26 October 2011 Oil detection in RADARSAT-2 quad-polarization imagery: implications for ScanSAR performance
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Environment Canada's Integrated Satellite Tracking of Pollution (ISTOP) program uses RADARSAT-2 data to vector pollution surveillance assets to areas where oil discharges/spills are suspected in support of enforcement and/or cleanup efforts. RADARSAT-2's new imaging capabilities and ground system promises significant improvement's in ISTOP's ability to detect and report on oil pollution. Of specific interest is the potential of dual polarization ScanSAR data acquired with VV polarization to improve the detection of oil pollution compared to data acquired with HH polarization, and with VH polarization to concurrently detect ship targets. A series of 101 RADARSAT-2 fine quad images were acquired over Coal Oil Point, near Santa Barbara, California where a seep field naturally releases hydrocarbons. The oil and gas releases in this region are visible on the sea surface and have been well documented allowing for the remote sensing of a constant source of oil at a fixed location. Although the make-up of the oil seep field could be different from that of oil spills, it provides a representative target that can be routinely imaged under a variety of wind conditions. Results derived from the fine quad imagery with a lower noise floor were adjusted to mimic the noise floor limitations of ScanSAR. In this study it was found that VV performed better than HH for oil detection, especially at higher incidence angles.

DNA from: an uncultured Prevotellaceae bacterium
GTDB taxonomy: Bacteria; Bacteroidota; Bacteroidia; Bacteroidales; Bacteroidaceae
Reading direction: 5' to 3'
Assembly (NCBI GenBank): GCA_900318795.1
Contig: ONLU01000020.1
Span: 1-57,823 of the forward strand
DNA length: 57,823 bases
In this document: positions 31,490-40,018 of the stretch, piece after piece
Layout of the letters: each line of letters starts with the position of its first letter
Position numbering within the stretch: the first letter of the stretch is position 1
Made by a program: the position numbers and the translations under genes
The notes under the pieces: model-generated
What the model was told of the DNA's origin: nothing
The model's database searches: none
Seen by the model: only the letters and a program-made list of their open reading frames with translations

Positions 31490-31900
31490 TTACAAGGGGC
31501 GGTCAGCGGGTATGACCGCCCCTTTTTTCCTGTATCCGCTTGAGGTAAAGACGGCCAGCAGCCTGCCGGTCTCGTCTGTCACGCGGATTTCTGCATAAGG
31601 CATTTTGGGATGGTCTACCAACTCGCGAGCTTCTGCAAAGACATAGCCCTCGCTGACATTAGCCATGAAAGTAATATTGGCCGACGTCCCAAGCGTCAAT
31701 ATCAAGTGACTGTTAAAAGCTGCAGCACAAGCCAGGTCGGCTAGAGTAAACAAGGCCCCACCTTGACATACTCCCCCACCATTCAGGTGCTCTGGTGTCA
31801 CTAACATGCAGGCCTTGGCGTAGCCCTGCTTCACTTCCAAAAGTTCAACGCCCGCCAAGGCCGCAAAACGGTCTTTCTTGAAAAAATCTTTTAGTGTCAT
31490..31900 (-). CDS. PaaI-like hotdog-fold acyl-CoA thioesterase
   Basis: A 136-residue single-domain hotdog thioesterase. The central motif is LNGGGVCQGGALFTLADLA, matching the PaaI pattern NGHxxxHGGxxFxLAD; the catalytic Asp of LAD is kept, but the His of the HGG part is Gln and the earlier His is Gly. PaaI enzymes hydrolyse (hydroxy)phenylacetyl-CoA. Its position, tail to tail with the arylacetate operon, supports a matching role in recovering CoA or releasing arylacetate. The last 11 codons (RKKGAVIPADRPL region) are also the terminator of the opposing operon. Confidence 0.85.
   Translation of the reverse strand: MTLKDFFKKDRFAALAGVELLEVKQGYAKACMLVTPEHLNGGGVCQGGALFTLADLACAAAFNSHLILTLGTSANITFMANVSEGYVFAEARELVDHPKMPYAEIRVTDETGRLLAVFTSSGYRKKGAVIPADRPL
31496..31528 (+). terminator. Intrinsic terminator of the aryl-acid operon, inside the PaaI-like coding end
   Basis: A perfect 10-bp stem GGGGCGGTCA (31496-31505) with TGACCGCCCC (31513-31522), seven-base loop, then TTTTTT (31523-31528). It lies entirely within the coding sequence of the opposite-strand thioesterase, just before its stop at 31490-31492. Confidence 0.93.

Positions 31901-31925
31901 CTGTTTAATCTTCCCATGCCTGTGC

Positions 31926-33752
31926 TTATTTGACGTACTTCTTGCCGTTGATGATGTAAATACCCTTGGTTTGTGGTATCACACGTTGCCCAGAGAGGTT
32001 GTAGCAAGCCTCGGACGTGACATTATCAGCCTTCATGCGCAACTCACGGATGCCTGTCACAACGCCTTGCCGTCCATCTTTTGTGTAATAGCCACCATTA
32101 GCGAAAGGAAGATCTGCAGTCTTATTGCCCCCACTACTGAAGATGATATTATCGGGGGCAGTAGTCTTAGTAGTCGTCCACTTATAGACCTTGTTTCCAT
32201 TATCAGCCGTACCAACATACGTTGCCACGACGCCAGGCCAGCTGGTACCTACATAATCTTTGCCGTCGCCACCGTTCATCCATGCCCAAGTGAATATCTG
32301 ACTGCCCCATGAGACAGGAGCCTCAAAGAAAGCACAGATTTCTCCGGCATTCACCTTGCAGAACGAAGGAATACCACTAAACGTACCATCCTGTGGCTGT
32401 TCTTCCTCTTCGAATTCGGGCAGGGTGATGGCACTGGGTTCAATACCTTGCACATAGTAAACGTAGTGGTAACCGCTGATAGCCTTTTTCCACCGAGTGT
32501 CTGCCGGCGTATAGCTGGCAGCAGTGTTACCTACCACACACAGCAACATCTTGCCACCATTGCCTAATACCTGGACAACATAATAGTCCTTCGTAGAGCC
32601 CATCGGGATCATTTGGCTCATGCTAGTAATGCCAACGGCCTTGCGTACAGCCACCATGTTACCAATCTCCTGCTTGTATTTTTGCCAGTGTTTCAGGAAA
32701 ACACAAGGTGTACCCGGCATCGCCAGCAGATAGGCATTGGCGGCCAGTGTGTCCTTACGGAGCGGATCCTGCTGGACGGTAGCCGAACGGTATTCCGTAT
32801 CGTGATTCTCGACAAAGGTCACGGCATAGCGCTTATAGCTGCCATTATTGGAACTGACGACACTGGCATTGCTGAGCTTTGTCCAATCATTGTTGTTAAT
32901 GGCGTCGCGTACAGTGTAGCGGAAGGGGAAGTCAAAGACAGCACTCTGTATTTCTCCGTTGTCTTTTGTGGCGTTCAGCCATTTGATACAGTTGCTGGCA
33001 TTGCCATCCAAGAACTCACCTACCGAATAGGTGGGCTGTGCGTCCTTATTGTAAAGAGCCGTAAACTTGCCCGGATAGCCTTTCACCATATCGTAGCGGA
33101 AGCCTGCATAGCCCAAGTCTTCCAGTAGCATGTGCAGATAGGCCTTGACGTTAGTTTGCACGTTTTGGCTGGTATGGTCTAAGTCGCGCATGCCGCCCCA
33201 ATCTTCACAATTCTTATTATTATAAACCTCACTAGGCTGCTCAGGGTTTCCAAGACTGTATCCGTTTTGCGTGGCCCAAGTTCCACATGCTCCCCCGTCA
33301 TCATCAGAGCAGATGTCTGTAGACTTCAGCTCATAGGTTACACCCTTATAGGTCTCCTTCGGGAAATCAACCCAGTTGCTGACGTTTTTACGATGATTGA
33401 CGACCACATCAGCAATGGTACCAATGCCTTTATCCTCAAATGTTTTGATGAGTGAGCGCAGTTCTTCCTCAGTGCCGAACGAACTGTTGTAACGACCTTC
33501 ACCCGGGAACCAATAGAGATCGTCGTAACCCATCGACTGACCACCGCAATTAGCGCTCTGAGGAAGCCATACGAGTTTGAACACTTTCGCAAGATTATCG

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Angela Cheng, Matt Arkett, Tom Zagon, Roger De Abreu, Derek Mueller, Paris Vachon, John Wolfe, "Oil detection in RADARSAT-2 quad-polarization imagery: implications for ScanSAR performance", Proc. SPIE 8179, SAR Image Analysis, Modeling, and Techniques XI, 81790G (26 October 2011); doi: 10.1117/12.898358; https://doi.org/10.1117/12.898358

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